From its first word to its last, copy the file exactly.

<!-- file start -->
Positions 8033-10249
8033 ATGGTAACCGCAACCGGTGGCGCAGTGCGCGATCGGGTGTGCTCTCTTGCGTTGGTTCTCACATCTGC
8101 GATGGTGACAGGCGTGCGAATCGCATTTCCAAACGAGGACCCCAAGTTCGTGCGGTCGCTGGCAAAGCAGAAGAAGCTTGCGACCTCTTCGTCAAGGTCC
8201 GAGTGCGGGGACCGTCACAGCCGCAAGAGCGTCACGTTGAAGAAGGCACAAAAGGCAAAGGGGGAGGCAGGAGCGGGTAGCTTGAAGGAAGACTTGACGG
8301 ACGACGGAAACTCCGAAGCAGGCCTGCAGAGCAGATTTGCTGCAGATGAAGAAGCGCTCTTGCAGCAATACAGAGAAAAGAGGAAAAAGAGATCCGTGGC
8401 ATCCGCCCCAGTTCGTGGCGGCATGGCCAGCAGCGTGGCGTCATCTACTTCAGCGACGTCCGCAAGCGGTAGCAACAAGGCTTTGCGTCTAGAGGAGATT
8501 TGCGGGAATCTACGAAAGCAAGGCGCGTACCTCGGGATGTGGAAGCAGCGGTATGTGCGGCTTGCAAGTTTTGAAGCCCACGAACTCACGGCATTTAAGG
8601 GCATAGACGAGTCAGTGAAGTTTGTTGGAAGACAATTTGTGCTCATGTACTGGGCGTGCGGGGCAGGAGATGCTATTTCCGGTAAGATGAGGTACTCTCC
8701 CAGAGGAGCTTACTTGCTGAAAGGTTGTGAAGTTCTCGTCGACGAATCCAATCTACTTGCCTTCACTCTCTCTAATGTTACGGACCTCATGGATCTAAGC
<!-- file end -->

Positions 8033-10249
8033 ATGGTAACCGCAACCGGTGGCGCAGTGCGCGATCGGGTGTGCTCTCTTGCGTTGGTTCTCACATCTGC
8101 GATGGTGACAGGCGTGCGAATCGCATTTCCAAACGAGGACCCCAAGTTCGTGCGGTCGCTGGCAAAGCAGAAGAAGCTTGCGACCTCTTCGTCAAGGTCC
8201 GAGTGCGGGGACCGTCACAGCCGCAAGAGCGTCACGTTGAAGAAGGCACAAAAGGCAAAGGGGGAGGCAGGAGCGGGTAGCTTGAAGGAAGACTTGACGG
8301 ACGACGGAAACTCCGAAGCAGGCCTGCAGAGCAGATTTGCTGCAGATGAAGAAGCGCTCTTGCAGCAATACAGAGAAAAGAGGAAAAAGAGATCCGTGGC
8401 ATCCGCCCCAGTTCGTGGCGGCATGGCCAGCAGCGTGGCGTCATCTACTTCAGCGACGTCCGCAAGCGGTAGCAACAAGGCTTTGCGTCTAGAGGAGATT
8501 TGCGGGAATCTACGAAAGCAAGGCGCGTACCTCGGGATGTGGAAGCAGCGGTATGTGCGGCTTGCAAGTTTTGAAGCCCACGAACTCACGGCATTTAAGG
8601 GCATAGACGAGTCAGTGAAGTTTGTTGGAAGACAATTTGTGCTCATGTACTGGGCGTGCGGGGCAGGAGATGCTATTTCCGGTAAGATGAGGTACTCTCC
8701 CAGAGGAGCTTACTTGCTGAAAGGTTGTGAAGTTCTCGTCGACGAATCCAATCTACTTGCCTTCACTCTCTCTAATGTTACGGACCTCATGGATCTAAGC